Each woman needs to decide for herself after considering all of the available information and discussing the issue with both the child’s father and her physician. The problems with the stimulants have to do with cardiac defects, which usually occur because of problems during the formation stages of each organ system during the first trimester. To date, there are no large-scale studies to provide us with answers. The National Center for Gender Issues and ADHD would like to address this issue and collect information that would help women of childbearing age and their physicians better answer these questions armed with more data.

In the near future, NCGI will establish a birth registry on which physicians can report outcomes of women who have taken stimulants during pregnancy.


While the stimulants remain the most effective treatment for AD/HD, other medications that are approved for use during pregnancy might also be considered to address associated symptoms such as the anxiety and depression reported in the first letter above.

  • The tricyclic antidepressants (Clonidine and Tenex) are second line treatments for AD/HD and are no longer considered a risk during pregnancy as a result of studies that have shown no significant association between exposure during pregnancy and defects or behavior changes in infants.
  • The SSRI antidepressants also have been studied and have a large database on pregnancy exposure.
  • After considerable monitoring, Prozac, Luvox, Paxil, and Zoloft are considered to have no increased risk of major malformations in the infant when used within recommended dosage levels during the pregnancy. There was also no increased risk of miscarriage, stillbirth, or premature delivery noted.
  • Wellbutrin does not yet have enough data, but has been labeled a Category B as a result of studies done in rabbits. A pregnancy database to monitor its safety was established in 1997 to further investigate its safety in humans.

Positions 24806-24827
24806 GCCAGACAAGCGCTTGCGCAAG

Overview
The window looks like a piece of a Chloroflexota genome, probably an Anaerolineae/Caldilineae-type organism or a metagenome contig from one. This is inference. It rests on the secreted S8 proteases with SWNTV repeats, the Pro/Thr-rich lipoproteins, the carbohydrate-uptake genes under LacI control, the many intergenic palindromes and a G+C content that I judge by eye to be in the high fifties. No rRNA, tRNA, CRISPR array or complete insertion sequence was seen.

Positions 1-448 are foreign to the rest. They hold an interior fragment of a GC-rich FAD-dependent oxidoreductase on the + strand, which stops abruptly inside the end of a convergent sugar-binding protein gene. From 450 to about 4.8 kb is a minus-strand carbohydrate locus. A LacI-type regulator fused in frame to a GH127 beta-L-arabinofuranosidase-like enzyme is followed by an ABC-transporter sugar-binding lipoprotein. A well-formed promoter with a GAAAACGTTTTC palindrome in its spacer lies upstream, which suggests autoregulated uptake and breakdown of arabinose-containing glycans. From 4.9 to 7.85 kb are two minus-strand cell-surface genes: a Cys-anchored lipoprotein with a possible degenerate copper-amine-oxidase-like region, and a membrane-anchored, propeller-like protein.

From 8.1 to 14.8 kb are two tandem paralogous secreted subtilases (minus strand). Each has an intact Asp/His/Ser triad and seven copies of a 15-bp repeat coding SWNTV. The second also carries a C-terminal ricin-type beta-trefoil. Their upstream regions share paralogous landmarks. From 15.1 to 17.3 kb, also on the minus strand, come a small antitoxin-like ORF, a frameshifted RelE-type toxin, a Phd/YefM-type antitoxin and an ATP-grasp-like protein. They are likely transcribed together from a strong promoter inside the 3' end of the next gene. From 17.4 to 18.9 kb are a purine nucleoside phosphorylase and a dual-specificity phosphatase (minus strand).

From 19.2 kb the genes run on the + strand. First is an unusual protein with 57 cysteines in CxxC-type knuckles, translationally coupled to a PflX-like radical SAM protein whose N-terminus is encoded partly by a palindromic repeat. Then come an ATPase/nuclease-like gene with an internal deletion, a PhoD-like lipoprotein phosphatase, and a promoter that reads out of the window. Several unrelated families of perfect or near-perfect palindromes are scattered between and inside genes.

We have already discussed the safety of the antidepressants during pregnancy, but are there risks to not treating these disorders? A recent study in Canada has looked at this question. Dr. Shaila Misri, medical director of the reproductive psychiatry program at B.C. Women’s hospital Vancouver has just completed a groundbreaking study. Investigators found that in studying 46 women:

  • psychiatric illnesses escalated during pregnancy without medications such as antidepressants
  • women diagnosed later in the pregnancies needed more medications and were more likely to give birth to babies that required longer observation (48 hours) in the nursery
  • babies of mothers taking medication during the pregnancy were released from the hospital at the same time as babies of mothers who were not taking medication for psychological illness

Dr. Misri noted that panic attacks or anxiety in pregnant women can stress their unborn babies triggering uterine contractions that cause fetal distress. She further reported that studies done on rats and monkeys stressed during pregnancy found that the offspring were very nervous and jittery.

While no other studies like this one have been conducted, Dr. Misri does not feel that her findings are controversial. She emphasizes that it is important to educate family practitioners and obstetricians of these findings in order to improve early diagnosis and treatment of anxiety and depression in pregnant women.

In addition, it is important to note that a study conducted at Harvard suggested that decreased or discontinuation of antidepressants during pregnancy leaves mothers extremely vulnerable to relapses.